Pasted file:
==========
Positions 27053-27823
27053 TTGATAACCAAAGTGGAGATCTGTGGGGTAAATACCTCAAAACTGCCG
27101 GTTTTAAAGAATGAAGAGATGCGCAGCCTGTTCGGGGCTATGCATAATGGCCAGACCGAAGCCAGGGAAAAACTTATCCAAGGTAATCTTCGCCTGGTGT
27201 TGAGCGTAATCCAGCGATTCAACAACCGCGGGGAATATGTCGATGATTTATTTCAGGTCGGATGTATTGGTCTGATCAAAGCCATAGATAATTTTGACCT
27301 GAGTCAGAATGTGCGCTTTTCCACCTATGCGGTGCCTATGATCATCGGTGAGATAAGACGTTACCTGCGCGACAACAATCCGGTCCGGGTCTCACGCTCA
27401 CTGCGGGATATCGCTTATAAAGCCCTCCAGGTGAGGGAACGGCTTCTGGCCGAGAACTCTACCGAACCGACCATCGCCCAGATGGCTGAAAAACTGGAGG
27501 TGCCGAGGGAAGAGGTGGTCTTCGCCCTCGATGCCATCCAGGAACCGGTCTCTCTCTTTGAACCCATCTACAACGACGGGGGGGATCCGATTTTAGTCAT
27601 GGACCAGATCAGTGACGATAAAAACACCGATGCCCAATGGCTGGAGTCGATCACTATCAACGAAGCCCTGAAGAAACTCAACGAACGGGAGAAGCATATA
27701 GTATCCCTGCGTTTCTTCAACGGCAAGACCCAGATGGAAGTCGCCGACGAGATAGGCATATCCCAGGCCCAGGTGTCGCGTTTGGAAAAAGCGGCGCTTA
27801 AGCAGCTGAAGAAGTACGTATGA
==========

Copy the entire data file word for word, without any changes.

Positions 27053-27823
27053 TTGATAACCAAAGTGGAGATCTGTGGGGTAAATACCTCAAAACTGCCG
27101 GTTTTAAAGAATGAAGAGATGCGCAGCCTGTTCGGGGCTATGCATAATGGCCAGACCGAAGCCAGGGAAAAACTTATCCAAGGTAATCTTCGCCTGGTGT
27201 TGAGCGTAATCCAGCGATTCAACAACCGCGGGGAATATGTCGATGATTTATTTCAGGTCGGATGTATTGGTCTGATCAAAGCCATAGATAATTTTGACCT
27301 GAGTCAGAATGTGCGCTTTTCCACCTATGCGGTGCCTATGATCATCGGTGAGATAAGACGTTACCTGCGCGACAACAATCCGGTCCGGGTCTCACGCTCA
27401 CTGCGGGATATCGCTTATAAAGCCCTCCAGGTGAGGGAACGGCTTCTGGCCGAGAACTCTACCGAACCGACCATCGCCCAGATGGCTGAAAAACTGGAGG
27501 TGCCGAGGGAAGAGGTGGTCTTCGCCCTCGATGCCATCCAGGAACCGGTCTCTCTCTTTGAACCCATCTACAACGACGGGGGGGATCCGATTTTAGTCAT
27601 GGACCAGATCAGTGACGATAAAAACACCGATGCCCAATGGCTGGAGTCGATCACTATCAACGAAGCCCTGAAGAAACTCAACGAACGGGAGAAGCATATA
27701 GTATCCCTGCGTTTCTTCAACGGCAAGACCCAGATGGAAGTCGCCGACGAGATAGGCATATCCCAGGCCCAGGTGTCGCGTTTGGAAAAAGCGGCGCTTA
27801 AGCAGCTGAAGAAGTACGTATGA